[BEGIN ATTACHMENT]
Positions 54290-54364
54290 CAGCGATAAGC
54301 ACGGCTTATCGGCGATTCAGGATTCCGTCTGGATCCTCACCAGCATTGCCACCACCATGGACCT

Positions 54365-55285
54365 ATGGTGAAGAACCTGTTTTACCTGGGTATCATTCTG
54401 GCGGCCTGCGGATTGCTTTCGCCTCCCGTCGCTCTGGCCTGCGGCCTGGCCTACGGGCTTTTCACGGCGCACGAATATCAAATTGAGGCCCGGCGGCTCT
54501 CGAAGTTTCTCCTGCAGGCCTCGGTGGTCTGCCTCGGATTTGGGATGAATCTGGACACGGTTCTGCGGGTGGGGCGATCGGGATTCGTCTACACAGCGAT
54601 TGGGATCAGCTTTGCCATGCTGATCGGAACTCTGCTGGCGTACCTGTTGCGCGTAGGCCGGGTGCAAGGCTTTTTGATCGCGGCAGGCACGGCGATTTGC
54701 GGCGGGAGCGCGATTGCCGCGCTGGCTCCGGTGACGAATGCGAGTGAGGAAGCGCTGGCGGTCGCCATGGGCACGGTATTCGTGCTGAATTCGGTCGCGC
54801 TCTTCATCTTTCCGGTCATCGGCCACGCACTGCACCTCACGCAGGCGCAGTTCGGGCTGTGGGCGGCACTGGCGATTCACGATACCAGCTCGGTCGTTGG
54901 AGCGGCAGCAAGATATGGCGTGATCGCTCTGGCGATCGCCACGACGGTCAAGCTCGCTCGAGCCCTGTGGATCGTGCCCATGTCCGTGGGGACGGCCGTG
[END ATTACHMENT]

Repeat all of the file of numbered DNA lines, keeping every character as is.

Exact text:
Positions 54290-54364
54290 CAGCGATAAGC
54301 ACGGCTTATCGGCGATTCAGGATTCCGTCTGGATCCTCACCAGCATTGCCACCACCATGGACCT

Positions 54365-55285
54365 ATGGTGAAGAACCTGTTTTACCTGGGTATCATTCTG
54401 GCGGCCTGCGGATTGCTTTCGCCTCCCGTCGCTCTGGCCTGCGGCCTGGCCTACGGGCTTTTCACGGCGCACGAATATCAAATTGAGGCCCGGCGGCTCT
54501 CGAAGTTTCTCCTGCAGGCCTCGGTGGTCTGCCTCGGATTTGGGATGAATCTGGACACGGTTCTGCGGGTGGGGCGATCGGGATTCGTCTACACAGCGAT
54601 TGGGATCAGCTTTGCCATGCTGATCGGAACTCTGCTGGCGTACCTGTTGCGCGTAGGCCGGGTGCAAGGCTTTTTGATCGCGGCAGGCACGGCGATTTGC
54701 GGCGGGAGCGCGATTGCCGCGCTGGCTCCGGTGACGAATGCGAGTGAGGAAGCGCTGGCGGTCGCCATGGGCACGGTATTCGTGCTGAATTCGGTCGCGC
54801 TCTTCATCTTTCCGGTCATCGGCCACGCACTGCACCTCACGCAGGCGCAGTTCGGGCTGTGGGCGGCACTGGCGATTCACGATACCAGCTCGGTCGTTGG
54901 AGCGGCAGCAAGATATGGCGTGATCGCTCTGGCGATCGCCACGACGGTCAAGCTCGCTCGAGCCCTGTGGATCGTGCCCATGTCCGTGGGGACGGCCGTG